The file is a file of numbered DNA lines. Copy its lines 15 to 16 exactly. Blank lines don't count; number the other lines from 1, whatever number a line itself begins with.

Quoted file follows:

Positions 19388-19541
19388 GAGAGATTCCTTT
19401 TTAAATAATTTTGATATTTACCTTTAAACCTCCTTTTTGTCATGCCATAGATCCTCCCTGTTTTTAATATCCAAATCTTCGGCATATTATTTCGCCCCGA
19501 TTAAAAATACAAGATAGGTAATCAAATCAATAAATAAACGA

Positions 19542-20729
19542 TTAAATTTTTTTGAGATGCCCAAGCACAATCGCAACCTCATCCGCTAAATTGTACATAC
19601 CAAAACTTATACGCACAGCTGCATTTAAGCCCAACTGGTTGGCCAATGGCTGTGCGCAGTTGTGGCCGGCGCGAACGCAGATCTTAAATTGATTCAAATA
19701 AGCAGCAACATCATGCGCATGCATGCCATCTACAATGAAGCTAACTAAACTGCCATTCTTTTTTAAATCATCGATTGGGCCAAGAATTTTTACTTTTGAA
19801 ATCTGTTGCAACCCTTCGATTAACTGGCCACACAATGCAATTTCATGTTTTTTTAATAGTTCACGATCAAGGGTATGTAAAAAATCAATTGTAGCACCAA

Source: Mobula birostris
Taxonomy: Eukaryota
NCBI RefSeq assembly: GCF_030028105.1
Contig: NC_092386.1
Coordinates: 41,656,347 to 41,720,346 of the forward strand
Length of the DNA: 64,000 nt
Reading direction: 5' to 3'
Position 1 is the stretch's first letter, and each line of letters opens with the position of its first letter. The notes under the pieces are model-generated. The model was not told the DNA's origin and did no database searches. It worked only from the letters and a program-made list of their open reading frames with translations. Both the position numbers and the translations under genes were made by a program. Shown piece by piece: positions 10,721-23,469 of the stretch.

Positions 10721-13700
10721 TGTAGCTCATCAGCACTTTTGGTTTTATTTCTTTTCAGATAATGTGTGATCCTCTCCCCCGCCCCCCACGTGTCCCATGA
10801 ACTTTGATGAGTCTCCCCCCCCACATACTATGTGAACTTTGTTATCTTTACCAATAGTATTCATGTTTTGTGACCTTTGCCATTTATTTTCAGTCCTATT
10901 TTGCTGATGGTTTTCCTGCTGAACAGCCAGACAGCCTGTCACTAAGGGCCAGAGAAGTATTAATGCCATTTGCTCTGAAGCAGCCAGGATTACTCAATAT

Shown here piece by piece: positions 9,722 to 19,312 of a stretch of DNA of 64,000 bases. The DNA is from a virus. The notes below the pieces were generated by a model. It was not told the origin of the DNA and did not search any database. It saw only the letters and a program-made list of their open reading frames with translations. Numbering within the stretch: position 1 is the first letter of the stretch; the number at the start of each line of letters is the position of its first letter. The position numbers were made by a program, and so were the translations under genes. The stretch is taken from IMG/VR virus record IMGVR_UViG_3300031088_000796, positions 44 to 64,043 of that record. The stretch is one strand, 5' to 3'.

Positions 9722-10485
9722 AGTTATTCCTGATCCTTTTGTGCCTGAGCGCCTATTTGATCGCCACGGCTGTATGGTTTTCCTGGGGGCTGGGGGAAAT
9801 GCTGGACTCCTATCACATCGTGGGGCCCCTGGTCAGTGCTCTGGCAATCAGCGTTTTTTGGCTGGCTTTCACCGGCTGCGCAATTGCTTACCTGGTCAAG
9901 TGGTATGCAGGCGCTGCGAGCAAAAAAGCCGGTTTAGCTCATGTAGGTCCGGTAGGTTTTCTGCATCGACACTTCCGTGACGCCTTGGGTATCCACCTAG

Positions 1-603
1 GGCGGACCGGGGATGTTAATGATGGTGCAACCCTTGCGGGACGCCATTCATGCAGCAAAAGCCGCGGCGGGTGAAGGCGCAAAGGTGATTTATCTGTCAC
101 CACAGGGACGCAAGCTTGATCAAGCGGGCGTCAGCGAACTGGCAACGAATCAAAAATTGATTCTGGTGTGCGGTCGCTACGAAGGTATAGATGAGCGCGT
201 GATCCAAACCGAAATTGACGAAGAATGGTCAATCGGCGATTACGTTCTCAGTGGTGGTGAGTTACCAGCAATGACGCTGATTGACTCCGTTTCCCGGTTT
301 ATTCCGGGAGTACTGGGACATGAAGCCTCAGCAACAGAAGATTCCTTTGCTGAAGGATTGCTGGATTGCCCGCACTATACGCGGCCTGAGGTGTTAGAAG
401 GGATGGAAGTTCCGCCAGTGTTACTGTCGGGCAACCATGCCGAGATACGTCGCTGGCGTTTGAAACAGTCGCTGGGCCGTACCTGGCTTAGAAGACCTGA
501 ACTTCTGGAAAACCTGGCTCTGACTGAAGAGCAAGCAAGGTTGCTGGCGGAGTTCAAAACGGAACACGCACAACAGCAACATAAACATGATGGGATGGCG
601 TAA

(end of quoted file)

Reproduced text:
Length of the DNA: 64,000 nt
Reading direction: 5' to 3'